A punch that led to the death of the victim lands the man in prison | News, Sports, Jobs



WAILUKU – The victim’s wife seeking justice, a Makawao man was arrested on Tuesday to spend two years in prison for punching another man to cause his death.

Maui Kimo Fernandez, 49, was also placed on 10 years probation as part of his sentence.

He had pleaded guilty to manslaughter for recklessly causing the death of 50-year-old Kahului resident Paul Stepper. He fell and died after being hit by Fernandez on July 24, 2018, while the pair were working at Kahului Airport during the construction of rental car facilities.

Assistant District Attorney Mike Kagami said Fernandez lied to police, saying Stepper fell and he didn’t know what happened.

“But we know that’s not true,” Kagami said. “According to an independent witness, it all happened over a soda.”

An investigation showed Fernandez was angry and said he was going to confront Stepper because he took Fernandez’s soda earlier in the day, Kagami said.

He said the witness told police that Fernandez approached Stepper and punched him. Stepper was taken to hospital and died two days later.

A plea agreement between defense and prosecution recommended probation rather than a 20-year prison sentence for Fernandez.

Kagami said the deal “Reflects the fact that, yes, it was a punch.”

He said the prison sentence was necessary to reflect the seriousness of the charge and deter others from committing similar crimes.

Deputy Public Defender Zach Raidmae asked the court to consider sparing Fernandez from any further jail time.

Fernandez apologized for what happened, Raidmae said.

“It’s almost like an explosive moment of reality” he said. “It’s unbelievable what happened.”

When someone is hit, “most of the time their face hurts, maybe a bone breaks”, said Raidmae.

“We know that sometimes it results in the death of a person, but it is unlikely,” he said. “That’s what’s so surprising about this case.”

Dozens of friends and family showed up at the courthouse in support of Fernandez.

Pastor Greg Dela Cruz of Living Way Church in Wailuku said Fernandez, a carpenter, has helped work with men coming out of prison and struggling with addiction.

“Maui told everyone, ‘I messed up. I shouldn’t have touched him'” Dela Cruz said in court. “Whether he’s inside or out, he’s always going to help people. That’s what he does.

Fernandez said he didn’t foresee what happened.

“It was not a calculated event”, he said. “It was a split second reaction. We were trying to talk about it. I was trying to get a resolution. In a split second, something happened and it got really, really wrong past.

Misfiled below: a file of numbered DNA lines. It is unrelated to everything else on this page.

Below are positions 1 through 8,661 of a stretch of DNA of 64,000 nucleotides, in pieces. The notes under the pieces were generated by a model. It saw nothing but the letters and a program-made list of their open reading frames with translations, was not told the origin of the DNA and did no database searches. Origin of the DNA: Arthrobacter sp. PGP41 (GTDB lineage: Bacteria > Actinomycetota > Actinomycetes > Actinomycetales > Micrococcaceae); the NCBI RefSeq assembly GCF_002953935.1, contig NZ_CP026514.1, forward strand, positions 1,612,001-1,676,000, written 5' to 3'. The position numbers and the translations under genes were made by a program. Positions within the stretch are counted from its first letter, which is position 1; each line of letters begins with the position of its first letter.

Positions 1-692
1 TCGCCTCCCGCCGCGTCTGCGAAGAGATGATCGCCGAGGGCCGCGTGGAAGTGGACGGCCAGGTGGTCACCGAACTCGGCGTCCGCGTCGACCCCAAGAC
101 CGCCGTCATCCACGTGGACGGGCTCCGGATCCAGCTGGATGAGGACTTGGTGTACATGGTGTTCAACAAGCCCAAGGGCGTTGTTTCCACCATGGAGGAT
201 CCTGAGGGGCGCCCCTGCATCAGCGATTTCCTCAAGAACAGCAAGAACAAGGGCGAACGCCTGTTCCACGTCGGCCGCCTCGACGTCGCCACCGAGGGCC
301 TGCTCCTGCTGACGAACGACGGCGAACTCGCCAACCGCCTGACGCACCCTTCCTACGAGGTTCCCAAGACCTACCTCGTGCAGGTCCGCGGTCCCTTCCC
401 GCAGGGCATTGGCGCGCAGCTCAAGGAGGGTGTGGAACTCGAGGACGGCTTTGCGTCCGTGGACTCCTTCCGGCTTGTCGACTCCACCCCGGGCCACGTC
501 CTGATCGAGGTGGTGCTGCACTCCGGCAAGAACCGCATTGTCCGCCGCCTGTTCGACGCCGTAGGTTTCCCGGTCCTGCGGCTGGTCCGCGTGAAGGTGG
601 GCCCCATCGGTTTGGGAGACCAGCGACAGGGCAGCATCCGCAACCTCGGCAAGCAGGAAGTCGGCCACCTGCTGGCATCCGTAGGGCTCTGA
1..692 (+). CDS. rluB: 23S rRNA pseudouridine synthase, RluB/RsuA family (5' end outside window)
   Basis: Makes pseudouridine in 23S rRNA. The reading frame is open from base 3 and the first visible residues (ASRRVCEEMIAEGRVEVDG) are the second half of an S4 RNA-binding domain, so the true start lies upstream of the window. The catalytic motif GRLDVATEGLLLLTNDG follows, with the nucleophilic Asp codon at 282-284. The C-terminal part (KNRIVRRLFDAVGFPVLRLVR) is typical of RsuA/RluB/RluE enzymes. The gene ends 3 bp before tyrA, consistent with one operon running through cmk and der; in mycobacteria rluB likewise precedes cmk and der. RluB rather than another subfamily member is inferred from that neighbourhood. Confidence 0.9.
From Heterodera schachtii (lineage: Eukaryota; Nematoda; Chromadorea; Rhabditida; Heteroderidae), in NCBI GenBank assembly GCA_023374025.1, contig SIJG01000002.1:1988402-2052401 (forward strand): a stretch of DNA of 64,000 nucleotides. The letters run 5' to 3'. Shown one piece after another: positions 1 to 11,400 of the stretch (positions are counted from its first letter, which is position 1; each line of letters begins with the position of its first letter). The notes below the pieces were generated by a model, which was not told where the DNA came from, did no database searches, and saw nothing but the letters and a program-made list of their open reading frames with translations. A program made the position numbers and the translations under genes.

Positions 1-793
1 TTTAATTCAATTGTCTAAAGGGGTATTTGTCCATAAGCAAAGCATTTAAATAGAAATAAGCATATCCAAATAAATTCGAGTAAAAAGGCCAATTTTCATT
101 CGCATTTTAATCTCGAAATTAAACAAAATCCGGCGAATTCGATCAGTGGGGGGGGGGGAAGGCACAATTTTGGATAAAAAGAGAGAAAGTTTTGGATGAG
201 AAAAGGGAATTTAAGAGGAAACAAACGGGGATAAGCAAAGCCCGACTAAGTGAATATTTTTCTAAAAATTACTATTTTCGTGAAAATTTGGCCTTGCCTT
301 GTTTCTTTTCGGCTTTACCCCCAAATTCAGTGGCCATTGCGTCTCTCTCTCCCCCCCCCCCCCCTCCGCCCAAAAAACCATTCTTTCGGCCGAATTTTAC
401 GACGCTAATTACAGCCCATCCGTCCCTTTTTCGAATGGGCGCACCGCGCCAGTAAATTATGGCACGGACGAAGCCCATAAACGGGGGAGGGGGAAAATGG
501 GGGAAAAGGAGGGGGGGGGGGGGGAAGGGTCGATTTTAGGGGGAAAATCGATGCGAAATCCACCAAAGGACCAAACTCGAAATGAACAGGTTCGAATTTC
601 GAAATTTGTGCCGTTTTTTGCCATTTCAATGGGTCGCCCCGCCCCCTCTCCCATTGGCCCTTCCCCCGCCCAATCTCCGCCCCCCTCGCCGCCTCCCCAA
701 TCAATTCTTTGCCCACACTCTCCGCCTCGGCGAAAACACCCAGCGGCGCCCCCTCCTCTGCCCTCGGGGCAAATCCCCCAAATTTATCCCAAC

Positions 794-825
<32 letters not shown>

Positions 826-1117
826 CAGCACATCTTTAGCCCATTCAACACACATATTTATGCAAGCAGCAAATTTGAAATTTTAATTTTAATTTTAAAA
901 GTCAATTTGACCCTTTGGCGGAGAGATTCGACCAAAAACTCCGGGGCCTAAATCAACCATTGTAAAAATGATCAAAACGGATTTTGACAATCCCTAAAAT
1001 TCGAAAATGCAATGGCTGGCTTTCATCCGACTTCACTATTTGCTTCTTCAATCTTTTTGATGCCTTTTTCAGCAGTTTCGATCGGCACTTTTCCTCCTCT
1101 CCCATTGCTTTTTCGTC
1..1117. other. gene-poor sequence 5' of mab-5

He said he thought Stepper was going to wake up.

“I had to face the consequences of my actions immediately,” Fernandez said. “If I teach responsibility, I must be responsible. Likewise, I teach grace and I teach mercy. My deepest condolences and apologies to everyone involved. We shouldn’t even have to be here in this courtroom.

Kagami said it was clear from the letters submitted to the court that Fernandez “had a positive impact on others.”

“Unfortunately, these two cases do not reflect these qualities,” Kagami said.

Fernandez had also pleaded guilty to being a felon in possession of a gun in July and August 2018. He said he was not supposed to have guns when he took his nephew hunting at the ranch. ‘Ulupalakua, according to court documents.

Court records show Fernandez was convicted of three counts of first-degree promotion of a harmful drug and two counts of possession of drug paraphernalia in a 1994 case.

Second Circuit Judge Peter Cahill noted that the gun crime, which occurred while the manslaughter case was pending, involved an AR-15 assault rifle.

With the number of people in the courtroom for Fernandez, “obviously he’s done so much good in the community,” said Cahill.

“Distancing yourself from the community, with all the good you have done and will continue to do in the future, is a difficult task. said Cahill.

He read part of a letter from Stepper’s wife which said: “God taught us to forgive those who hurt us. I hope we can all forgive and forgive each other. But for now, justice is what we seek.

“There is spiritual salvation, then there is justice”, said Cahill. “We are not here today for spiritual salvation…but we are here for justice.”

The judge said he had to take the loss of Stepper into consideration. “Make no mistake about it. He’s not here today and there’s a reason he’s not here. said Cahill.

Addressing those in the courtroom gallery, he said: “For everyone, you should think about the person who is not there, because it is just as important as everything Mr. Fernandez has done in the past and everything he will do in the future. This is the justice part.

Fernandez was ordered to pay $17,128 in restitution, including the cost of Stepper’s funeral expenses.

* Lila Fujimoto can be reached at [email protected]




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